Compact Flash FAQ
Question: What is a compact Flash card?
Compact Flash card is a small, removable mass storage device. First introduced in 1994, Compact Flash cards weigh a half ounce and are the size of a matchbook. They provide complete PCMCIA-ATA functionality and compatibility.
CF Type I
At 43mm (1.7") x 36mm (1.4") x 3.3mm (0.13"), the CF Type I card's thickness is about one-half of a current PCMCIA Type II card. It is actually one-fourth the volume of a PCMCIA card. Compared to a 68-pin PCMCIA card, a CF card has 50 pins but still conforms to ATA specs. It can be easily slipped into a passive 68-pin PCMCIA Type II to CF Type I adapter that fully meets PCMCIA electrical and mechanical interface specifications.
CF Type II
At 43mm (1.7") x 36mm (1.4") x 5mm (0.19"), the CF Type II card's thickness is equal to a current PCMCIA Type II card. It is actually less than one-half the volume of a PCMCIA card. Compared to a 68-pin PCMCIA card, a CF card has 50 pins but still conforms to ATA specs. It can be easily slipped into a passive 68-pin PCMCIA Type II to CF Type II adapter that fully meets PCMCIA electrical and mechanical interface specifications.
The only difference between CF Type I and CF Type II cards is the card thickness. CF Type I is 3.3 mm thick and CF Type II cards are 5mm thick. A CF Type I card will operate in a CF Type I or CF Type II slot. A CF Type II card will only fit in a CF Type II slot. The electrical interfaces are identical. Compact Flash is available in both CF Type I and CF Type II cards, though predominantly in CF Type I cards. The Microdrive is a CF Type II card. Most CF I/O cards are CF Type I, but there are some CF Type II I/O cards.
Compact Flash cards are designed with flash technology, a nonvolatile storage solution that does not require a battery to retain data indefinitely.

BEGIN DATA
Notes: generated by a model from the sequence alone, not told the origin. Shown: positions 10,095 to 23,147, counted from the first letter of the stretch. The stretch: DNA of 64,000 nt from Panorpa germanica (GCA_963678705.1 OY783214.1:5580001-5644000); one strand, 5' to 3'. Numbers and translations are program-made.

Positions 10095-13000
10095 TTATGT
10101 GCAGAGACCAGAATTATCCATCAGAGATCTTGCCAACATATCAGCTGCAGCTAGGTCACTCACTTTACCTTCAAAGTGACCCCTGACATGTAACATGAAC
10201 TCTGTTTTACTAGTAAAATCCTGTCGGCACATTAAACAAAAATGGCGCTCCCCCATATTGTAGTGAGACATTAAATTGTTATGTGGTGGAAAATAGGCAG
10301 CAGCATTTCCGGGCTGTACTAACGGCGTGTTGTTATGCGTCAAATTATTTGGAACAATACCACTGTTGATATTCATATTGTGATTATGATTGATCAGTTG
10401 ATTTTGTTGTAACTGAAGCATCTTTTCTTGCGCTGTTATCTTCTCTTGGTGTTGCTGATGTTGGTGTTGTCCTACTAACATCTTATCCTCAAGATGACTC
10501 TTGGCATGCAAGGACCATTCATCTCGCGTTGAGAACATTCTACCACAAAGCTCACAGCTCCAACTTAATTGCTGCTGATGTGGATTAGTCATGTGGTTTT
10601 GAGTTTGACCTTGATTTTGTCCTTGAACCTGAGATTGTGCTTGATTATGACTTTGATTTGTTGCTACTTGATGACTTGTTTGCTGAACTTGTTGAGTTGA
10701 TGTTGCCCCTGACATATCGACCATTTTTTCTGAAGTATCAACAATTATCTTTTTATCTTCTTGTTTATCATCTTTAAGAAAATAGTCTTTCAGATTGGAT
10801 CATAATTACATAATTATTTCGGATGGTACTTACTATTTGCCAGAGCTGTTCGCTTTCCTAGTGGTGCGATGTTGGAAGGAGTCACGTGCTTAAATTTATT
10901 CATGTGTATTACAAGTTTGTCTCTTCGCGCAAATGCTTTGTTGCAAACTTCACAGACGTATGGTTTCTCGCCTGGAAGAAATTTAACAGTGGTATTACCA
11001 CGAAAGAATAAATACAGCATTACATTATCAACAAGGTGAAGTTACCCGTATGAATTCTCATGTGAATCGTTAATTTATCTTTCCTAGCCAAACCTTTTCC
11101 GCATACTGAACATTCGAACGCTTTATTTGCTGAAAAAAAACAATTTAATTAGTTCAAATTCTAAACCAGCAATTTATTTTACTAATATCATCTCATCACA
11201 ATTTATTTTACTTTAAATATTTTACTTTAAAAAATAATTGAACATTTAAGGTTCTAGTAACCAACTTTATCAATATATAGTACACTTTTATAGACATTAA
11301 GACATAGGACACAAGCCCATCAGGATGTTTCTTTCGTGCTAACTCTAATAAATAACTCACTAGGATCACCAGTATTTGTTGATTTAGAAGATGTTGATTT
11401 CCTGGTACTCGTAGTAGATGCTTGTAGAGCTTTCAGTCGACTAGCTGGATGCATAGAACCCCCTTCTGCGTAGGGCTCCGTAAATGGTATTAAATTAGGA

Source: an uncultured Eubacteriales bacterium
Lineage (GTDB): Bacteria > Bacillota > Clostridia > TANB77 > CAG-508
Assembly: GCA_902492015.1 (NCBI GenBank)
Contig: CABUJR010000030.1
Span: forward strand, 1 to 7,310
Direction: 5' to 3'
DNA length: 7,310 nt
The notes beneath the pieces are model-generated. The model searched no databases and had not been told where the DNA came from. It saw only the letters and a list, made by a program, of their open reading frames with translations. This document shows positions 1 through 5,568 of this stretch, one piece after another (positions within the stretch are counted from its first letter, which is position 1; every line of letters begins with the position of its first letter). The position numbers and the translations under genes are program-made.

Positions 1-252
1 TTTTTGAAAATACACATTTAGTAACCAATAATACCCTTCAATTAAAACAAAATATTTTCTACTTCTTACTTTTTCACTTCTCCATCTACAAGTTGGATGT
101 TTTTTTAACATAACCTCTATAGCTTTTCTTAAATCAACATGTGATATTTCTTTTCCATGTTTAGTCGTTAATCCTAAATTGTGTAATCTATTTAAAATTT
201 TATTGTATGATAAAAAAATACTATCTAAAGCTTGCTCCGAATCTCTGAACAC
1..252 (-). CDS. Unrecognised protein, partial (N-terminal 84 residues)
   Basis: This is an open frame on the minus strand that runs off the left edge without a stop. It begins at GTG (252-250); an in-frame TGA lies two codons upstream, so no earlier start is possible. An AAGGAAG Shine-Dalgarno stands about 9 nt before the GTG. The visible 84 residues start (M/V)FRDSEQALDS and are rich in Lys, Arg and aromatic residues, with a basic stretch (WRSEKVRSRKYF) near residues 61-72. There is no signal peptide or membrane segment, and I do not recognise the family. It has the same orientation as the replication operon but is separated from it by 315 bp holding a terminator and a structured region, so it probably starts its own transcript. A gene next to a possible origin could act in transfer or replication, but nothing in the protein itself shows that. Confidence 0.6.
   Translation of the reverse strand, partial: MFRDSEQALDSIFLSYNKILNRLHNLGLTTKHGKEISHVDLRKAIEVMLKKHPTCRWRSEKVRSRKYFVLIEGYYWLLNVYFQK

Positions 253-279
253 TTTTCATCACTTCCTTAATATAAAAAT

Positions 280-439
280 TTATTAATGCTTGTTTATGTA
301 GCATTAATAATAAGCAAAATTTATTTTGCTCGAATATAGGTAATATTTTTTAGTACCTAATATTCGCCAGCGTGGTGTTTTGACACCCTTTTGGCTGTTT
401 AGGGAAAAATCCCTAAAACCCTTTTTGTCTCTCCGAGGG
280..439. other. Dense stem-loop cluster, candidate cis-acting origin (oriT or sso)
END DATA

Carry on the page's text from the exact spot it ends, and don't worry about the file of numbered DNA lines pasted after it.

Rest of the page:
The Compact Flash card specification version 4.1 supports data rates up to 133MB/sec and capacities up to 137GB.
Compact Flash storage products are solid state, meaning they contain no moving parts, and provide users with much greater protection of their data than conventional magnetic disk drives. They are five to ten times more rugged and reliable than disk drives including those found in PC Card Type III products. CF cards consume only five percent of the power required by small disk drives.
Compact Flash cards support both 3.3V and 5V operation and can be interchanged between 3.3V and 5V systems. This means that any CF card can operate at either voltage. Other small form factor flash cards may be available to operate at 3.3V or 5V, but any single card can operate at only one of the voltages.
The connector used with CF and Compact Flash is similar to the PCMCIA Card connector, but with 50 pins. Years of field experience in portable devices have proven the reliability and durability of this connector in applications where frequent insertions and ejections of the card are required. Other small form factor flash cards use connector technology that is not reliable or durable in these applications.
Compact Flash cards provide the lowest cost flash storage solution. With the built-in controller, a wide variety of low cost flash technologies can be used. The built-in controller lowers costs further by reducing costs in the host device and allowing defective flash chip cells to be mapped out, thus increasing flash chip yields. Compact Flash provides the lowest cost data storage solution.
Question: Where can Compact Flash cards be used?
Several leading consumer electronics companies, including the CFA's roster of founding members, are designing CF technology into next-generation products being developed for mass markets. The CFA expects CF technology will be widely used in such products as portable and desktop computers, digital cameras, handheld data collection scanners, cellular phones, PCS phones, PDAs, handy terminals, personal communicators, advanced two-way pagers, audio recorders, monitoring devices and set-top boxes. CF technology offers all of these applications new and expanded functionality while enabling smaller and lighter designs.
Question: What operating systems support CF cards?
Numerous platforms and operation systems support Compact Flash and the PCMCIA-ATA standard, including DOS, Windows 3.x, Windows 95, , Windows 98, Windows 2000, Windows XP, Windows CE, OS/2, Apple System 7, most types of UNIX